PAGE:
It’s illegal to drive if you are either unfit to do so because you’re on legal or illegal drugs or you have certain levels of illegal drugs in your blood (even if they haven’t affected your driving). Legal drugs are prescription or over-the-counter medicines. If you’re taking them and not sure if you should drive, talk to your doctor, pharmacist or healthcare professional
People drink for all sorts of reasons, mostly because in moderation alcohol helps you relax and feel more sociable. Binge drinking is all about boozing simply to get drunk. Young people’s website with a wealth of advice and information.
ChildLine is a counselling service for children and young people. You can contact ChildLine in these ways: You can phone on 0800 1111, send us an email, have a 1-2-1 chat with us, send a message to Ask Sam and you can post messages to the ChildLine message boards. You can contact ChildLine about anything - no problem is too big or too small. If you are feeling scared or out of control or just want to talk to someone you can contact ChildLine.
Confidential National helpline for young people under 25 helps them work out what they need most. Can put them in touch with places that can help - whatever the issue. We hear a lot from young people who are worried about alcohol. If you’re having a tough time with anything to do with drinking, you don’t have to cope on your own. Asking for help is a really brave and positive thing, and help exists in loads of different forms.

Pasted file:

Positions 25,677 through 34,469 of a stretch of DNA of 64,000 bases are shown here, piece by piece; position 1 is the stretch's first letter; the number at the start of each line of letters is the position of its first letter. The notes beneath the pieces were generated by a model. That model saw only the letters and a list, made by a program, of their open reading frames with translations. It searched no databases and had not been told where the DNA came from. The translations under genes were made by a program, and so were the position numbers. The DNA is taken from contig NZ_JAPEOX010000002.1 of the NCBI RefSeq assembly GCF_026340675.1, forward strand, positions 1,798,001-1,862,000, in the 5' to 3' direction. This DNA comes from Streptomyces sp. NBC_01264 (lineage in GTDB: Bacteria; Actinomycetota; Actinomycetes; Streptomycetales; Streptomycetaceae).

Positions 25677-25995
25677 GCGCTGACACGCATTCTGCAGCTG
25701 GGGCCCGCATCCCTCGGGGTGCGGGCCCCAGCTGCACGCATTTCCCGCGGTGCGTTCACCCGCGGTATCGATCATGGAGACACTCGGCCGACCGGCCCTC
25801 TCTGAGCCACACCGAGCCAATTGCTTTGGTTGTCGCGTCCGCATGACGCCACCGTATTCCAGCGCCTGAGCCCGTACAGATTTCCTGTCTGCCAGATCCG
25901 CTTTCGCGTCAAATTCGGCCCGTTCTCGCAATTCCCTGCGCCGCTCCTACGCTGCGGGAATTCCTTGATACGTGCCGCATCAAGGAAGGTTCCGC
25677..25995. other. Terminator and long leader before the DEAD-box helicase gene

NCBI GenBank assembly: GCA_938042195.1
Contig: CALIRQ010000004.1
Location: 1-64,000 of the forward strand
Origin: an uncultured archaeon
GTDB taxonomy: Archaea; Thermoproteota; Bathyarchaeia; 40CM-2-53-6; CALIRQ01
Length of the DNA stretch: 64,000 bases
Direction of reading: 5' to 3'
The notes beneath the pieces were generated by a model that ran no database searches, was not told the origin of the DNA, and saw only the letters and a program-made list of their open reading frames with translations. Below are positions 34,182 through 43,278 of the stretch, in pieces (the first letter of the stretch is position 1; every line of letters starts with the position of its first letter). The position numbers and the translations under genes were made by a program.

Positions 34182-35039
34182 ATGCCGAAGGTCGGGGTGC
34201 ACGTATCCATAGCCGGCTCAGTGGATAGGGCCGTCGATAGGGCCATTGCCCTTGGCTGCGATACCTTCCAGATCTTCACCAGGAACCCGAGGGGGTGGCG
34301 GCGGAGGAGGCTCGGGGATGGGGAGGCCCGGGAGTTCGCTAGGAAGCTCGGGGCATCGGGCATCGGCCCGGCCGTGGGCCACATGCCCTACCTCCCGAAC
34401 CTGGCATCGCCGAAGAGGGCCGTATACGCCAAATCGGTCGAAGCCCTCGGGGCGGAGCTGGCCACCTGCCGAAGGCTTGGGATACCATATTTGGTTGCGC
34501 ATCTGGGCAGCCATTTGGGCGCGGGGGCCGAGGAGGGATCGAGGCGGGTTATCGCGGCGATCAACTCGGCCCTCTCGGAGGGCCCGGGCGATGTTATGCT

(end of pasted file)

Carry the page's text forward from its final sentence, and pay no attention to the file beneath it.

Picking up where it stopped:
We are the leading UK charity supporting professionals working in drug and alcohol treatment, drug education and prevention and criminal justice. We are also the primary source of independent information on drugs and drug related issues.
Narcotics Anonymous is a completely voluntary organisation. Membership is open to anyone with a drug problem seeking help, regardless of what drug or combination of drugs have been used, and irrespective of age, sex, religion, race, creed or class. The only requirement for membership is a desire to stop using drugs.
Community for Recovery has been set up by Re-Solv and Solve It, who are the two UK agencies that work to prevent solvent abuse (officially known as ‘volatile substance abuse or ‘VSA’) and support all those whose lives are affected by it. Solvent abuse is rarely talked about. It has a much lower profile than other, illicit drugs. As a result, those affected by if often feel lonely or isolated – but please don’t suffer alone. We hope that this website will bring people together to build a Community that helps and supports all its members on their individual journeys to recovery.
UK Rehab Helper was established with one goal: to offer impartial and independent advice and support to addicts and their families and friends. We work with a wide network of UK rehab treatment centres and detox centres to ensure that our clients undergo the safest detoxification and attend the best supported alcohol and drug rehabilitation programmes. Includes NHS and private treatments.